LOS ANGELES, Oct 18:In a first, researchers have discovered rare types of cells exclusive to male mice, and those that are specially found in female mice, in a region of their brains governing aggression and mating behaviours.
The results of the study, published in the journal Cell, suggested that there may be differences between male and female mammalian brains at the level of individual cells.
The researchers, including those from California Institute of Technology (Caltech) in the US, noted that there are many different cell types within the brain—such as neurons that transmit signals and glial cells that support neural functions.
“The results show that there are differences between male and female mammalian brains at the level of cellular composition as well as gene expression but that those differences are subtle, and their functional significance remains to be explained,” said David Anderson, co-author of the study from Caltech.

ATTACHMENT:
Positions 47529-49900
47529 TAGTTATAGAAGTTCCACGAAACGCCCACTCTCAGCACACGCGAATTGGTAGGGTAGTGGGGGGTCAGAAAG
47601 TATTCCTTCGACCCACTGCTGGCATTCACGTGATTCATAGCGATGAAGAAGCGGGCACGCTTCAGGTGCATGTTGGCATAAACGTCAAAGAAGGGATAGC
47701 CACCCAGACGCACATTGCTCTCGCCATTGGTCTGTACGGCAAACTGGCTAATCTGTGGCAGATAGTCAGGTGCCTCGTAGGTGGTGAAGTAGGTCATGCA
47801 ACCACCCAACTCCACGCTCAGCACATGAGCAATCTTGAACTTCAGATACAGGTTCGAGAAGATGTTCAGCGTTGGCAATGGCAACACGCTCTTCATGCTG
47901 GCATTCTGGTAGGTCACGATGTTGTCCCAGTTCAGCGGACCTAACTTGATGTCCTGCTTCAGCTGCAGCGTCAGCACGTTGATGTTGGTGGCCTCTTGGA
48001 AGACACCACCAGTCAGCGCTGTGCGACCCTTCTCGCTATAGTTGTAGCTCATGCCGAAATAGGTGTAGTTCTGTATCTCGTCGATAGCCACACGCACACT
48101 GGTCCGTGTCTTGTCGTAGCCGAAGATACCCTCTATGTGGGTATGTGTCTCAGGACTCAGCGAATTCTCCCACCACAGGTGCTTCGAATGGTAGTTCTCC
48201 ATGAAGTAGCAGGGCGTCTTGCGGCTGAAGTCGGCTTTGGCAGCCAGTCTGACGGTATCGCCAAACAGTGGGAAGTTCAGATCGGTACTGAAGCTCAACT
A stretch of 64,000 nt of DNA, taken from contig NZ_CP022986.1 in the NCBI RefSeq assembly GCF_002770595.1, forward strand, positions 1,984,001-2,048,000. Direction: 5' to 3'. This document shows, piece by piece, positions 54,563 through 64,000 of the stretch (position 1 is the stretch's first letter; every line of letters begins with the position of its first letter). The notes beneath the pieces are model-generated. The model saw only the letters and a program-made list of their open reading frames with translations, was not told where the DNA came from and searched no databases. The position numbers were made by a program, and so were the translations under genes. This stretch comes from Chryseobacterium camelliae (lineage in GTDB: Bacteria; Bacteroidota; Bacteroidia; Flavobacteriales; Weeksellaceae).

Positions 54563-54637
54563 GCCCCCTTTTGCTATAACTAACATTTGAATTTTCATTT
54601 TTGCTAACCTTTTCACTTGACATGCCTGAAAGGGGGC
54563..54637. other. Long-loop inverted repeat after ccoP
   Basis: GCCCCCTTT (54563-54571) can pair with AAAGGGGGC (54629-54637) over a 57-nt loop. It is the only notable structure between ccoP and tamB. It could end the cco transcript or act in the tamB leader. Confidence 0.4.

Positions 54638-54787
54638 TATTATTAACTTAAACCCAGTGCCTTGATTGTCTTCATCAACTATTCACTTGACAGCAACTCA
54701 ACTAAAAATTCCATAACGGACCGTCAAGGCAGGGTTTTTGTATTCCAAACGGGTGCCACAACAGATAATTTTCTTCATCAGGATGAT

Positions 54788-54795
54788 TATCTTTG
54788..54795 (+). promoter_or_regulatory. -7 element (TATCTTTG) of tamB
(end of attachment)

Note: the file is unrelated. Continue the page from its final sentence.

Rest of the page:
While all of these cells contained the same set of genes, the researchers said that each type differed in how they processed those genes.
Earlier studies had shown that a specific brain sub-region called the the ventrolateral subdivision of the ventromedial hypothalamus (VMHvl) contained cells involved in aggression and mating behaviours, the researchers said.
According to the researchers, a strong stimulation of these neurons in male and female mice immediately caused the animals to become aggressive, even in the absence of any threat.
However, they added that a weak stimulation caused the mice to exhibit mating behaviours.
In the current study, the researchers examined how the different genes in individual cells in the VMHvl were expressed.
They discovered 17 different types of brain cells in this tiny region alone, also revealing that some of these 17 cell types were much more abundant in male mice than in females, while others were found exclusively in females.
While previous studies had already shown that different genes were expressed in the two mouse sexes, this was the first discovery of sex-specific cell types in a mammalian brain, the researchers said. (PTI)